My Dad went with the Shrimp and Pork Wonton Noodle Soup with the thin rice noodle. The deep flavor of the salty chicken broth permeated the broccoli and noodles perfectly, creating a lovely, and cohesive soup. The standouts by far are the shrimp and pork wontons, which I also enjoyed on my dish. The density I mentioned earlier allowed the flavorful meat mixture of the wonton to thrive on its own within the flavorful soup, without having their two profiles forced to compromise in the middle.

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As a shared vegetable dish, we went with the Baby Bok Choy with a vegetable Oyster sauce. Bok Choy is one of my favorite vegetables and easily one of my favorites to order at traditional Asian restaurants. The crunchy white stalks slowly and softened towards the leafy steamed green ends, which soaked up the salty, deep umami of the oyster sauce like a sponge. Gorgeously green and fresh, the bok choy allowed welcome breaks from the carb-heavy noodles, wontons, and dumplings.

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While I think in many instances having a signature dish or a “can’t-miss” at a restaurant can sometimes lead to failure or disappointment, I cannot recommend the Pork (or Pork and Crab Meat) Soup Dumplings enough. I immediately fell in love with them the first time I tried them and haven’t looked back. Everyday Noodles has the monopoly on the soup dumpling in town: a huge spoonful of salty and sweet pork broth, chunks of pork (with even more sweetness from crab if you order them as such), all enveloped in a light, fresh noodle package. I like to enjoy mine on the soup spoon they provide, with a couple of strips of fresh ginger and just the lightest splash of soy sauce. They explode in your mouth like a big gulp of salty, meaty soup and the wonton wrapper helps hold it all together. Sealed like a closed lotus blossom at the top, it’s an amazing culinary experience.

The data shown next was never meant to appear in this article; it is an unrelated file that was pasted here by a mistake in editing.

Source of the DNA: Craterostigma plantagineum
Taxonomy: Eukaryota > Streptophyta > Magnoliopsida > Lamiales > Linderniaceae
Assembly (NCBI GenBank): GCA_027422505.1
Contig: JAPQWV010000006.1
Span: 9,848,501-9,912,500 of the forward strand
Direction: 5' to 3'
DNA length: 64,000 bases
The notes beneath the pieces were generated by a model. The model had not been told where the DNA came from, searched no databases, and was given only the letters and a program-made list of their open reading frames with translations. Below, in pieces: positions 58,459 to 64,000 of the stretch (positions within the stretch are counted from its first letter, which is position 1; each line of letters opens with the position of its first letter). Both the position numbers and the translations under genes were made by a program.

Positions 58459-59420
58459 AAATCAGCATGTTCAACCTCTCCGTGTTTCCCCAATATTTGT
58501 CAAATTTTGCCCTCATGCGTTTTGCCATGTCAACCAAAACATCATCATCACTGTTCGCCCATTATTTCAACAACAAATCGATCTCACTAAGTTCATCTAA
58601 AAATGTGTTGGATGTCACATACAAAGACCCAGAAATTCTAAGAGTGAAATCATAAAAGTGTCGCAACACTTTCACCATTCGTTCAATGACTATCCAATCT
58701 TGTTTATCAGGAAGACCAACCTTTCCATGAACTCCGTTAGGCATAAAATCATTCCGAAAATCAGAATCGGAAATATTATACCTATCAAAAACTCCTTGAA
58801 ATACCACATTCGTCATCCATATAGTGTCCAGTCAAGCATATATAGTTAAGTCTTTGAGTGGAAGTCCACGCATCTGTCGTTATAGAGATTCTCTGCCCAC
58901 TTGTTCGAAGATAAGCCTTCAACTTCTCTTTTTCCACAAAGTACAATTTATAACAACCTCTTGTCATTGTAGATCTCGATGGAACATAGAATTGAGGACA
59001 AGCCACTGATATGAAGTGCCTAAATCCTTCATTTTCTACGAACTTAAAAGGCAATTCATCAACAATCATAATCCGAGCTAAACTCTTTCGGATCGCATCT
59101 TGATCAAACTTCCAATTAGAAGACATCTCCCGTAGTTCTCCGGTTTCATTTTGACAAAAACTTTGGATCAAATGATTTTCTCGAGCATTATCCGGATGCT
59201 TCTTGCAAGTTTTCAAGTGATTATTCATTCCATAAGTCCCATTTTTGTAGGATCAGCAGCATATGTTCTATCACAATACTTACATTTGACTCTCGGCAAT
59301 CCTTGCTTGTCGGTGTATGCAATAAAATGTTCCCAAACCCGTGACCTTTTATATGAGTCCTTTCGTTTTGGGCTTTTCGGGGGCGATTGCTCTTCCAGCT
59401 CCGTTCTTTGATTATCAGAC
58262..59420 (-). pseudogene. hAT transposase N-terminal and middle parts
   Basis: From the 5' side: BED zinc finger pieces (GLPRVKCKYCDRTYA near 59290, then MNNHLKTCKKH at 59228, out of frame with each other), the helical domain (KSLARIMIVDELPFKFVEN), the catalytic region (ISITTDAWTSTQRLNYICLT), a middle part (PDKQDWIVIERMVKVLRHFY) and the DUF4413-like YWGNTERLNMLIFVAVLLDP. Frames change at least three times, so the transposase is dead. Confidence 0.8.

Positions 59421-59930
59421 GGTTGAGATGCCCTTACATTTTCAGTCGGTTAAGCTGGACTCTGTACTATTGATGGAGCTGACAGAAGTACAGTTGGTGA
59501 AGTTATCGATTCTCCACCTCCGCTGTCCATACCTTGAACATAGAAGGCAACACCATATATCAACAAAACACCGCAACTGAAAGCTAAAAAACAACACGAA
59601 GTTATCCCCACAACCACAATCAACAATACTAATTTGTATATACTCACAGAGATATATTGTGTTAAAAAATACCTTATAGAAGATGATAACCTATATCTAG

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Finally, after my convincing, we went for some dessert to share with the table. We decided on the Coconut Sweet Red Bean Cakes. Expecting the dense, heavy dumplings stuffed with some red bean paste, these were a refreshing surprise. Sealed between two thick slices of coconut gelatin, the red beans were less of a paste and more of a mash. The cool, refreshing coconut jelly was coated heavily in minced coconut, which added a nice crunch throughout and counterbalanced the sweet, creamy gelatin and red beans.

 

The titular paradox of course, if that these noodles are anything but “everyday”. Impossibly long and toothsome, in every dish they were cooked to a perfect al dente, with still enough starch on them to carry the sauces and provide an excellent foundation for the recipes to build upon. Quality ingredients, especially quality noodles can elevate a dish far beyond comparable recipes. I look forward to more dim sum opportunities in a city with a well-established grouping of incredible Asian restaurants.